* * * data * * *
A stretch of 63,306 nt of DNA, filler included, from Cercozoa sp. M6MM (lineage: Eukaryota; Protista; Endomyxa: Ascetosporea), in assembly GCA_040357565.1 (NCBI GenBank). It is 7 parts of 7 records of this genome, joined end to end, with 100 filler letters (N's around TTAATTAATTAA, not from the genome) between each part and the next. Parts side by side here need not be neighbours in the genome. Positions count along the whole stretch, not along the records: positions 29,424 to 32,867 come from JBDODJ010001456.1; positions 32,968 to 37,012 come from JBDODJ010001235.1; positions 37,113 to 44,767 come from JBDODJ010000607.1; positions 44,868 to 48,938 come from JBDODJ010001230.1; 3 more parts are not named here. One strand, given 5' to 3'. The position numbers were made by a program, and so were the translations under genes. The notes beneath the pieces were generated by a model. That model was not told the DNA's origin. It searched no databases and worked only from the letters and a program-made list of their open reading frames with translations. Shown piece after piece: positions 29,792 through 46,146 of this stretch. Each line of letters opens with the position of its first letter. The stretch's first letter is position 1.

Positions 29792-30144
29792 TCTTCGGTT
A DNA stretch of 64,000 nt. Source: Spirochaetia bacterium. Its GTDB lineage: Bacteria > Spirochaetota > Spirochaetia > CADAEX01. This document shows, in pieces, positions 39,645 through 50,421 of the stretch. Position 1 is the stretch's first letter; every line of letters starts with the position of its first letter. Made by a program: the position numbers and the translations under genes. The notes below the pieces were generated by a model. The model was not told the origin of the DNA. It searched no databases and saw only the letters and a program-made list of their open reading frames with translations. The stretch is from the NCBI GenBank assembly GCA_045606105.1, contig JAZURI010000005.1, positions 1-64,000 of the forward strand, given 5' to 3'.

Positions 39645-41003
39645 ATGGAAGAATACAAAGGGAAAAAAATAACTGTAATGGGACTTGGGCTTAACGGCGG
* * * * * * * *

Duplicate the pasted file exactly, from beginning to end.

A stretch of 63,306 nt of DNA, filler included, from Cercozoa sp. M6MM (lineage: Eukaryota; Protista; Endomyxa: Ascetosporea), in assembly GCA_040357565.1 (NCBI GenBank). It is 7 parts of 7 records of this genome, joined end to end, with 100 filler letters (N's around TTAATTAATTAA, not from the genome) between each part and the next. Parts side by side here need not be neighbours in the genome. Positions count along the whole stretch, not along the records: positions 29,424 to 32,867 come from JBDODJ010001456.1; positions 32,968 to 37,012 come from JBDODJ010001235.1; positions 37,113 to 44,767 come from JBDODJ010000607.1; positions 44,868 to 48,938 come from JBDODJ010001230.1; 3 more parts are not named here. One strand, given 5' to 3'. The position numbers were made by a program, and so were the translations under genes. The notes beneath the pieces were generated by a model. That model was not told the DNA's origin. It searched no databases and worked only from the letters and a program-made list of their open reading frames with translations. Shown piece after piece: positions 29,792 through 46,146 of this stretch. Each line of letters opens with the position of its first letter. The stretch's first letter is position 1.

Positions 29792-30144
29792 TCTTCGGTT
A DNA stretch of 64,000 nt. Source: Spirochaetia bacterium. Its GTDB lineage: Bacteria > Spirochaetota > Spirochaetia > CADAEX01. This document shows, in pieces, positions 39,645 through 50,421 of the stretch. Position 1 is the stretch's first letter; every line of letters starts with the position of its first letter. Made by a program: the position numbers and the translations under genes. The notes below the pieces were generated by a model. The model was not told the origin of the DNA. It searched no databases and saw only the letters and a program-made list of their open reading frames with translations. The stretch is from the NCBI GenBank assembly GCA_045606105.1, contig JAZURI010000005.1, positions 1-64,000 of the forward strand, given 5' to 3'.

Positions 39645-41003
39645 ATGGAAGAATACAAAGGGAAAAAAATAACTGTAATGGGACTTGGGCTTAACGGCGG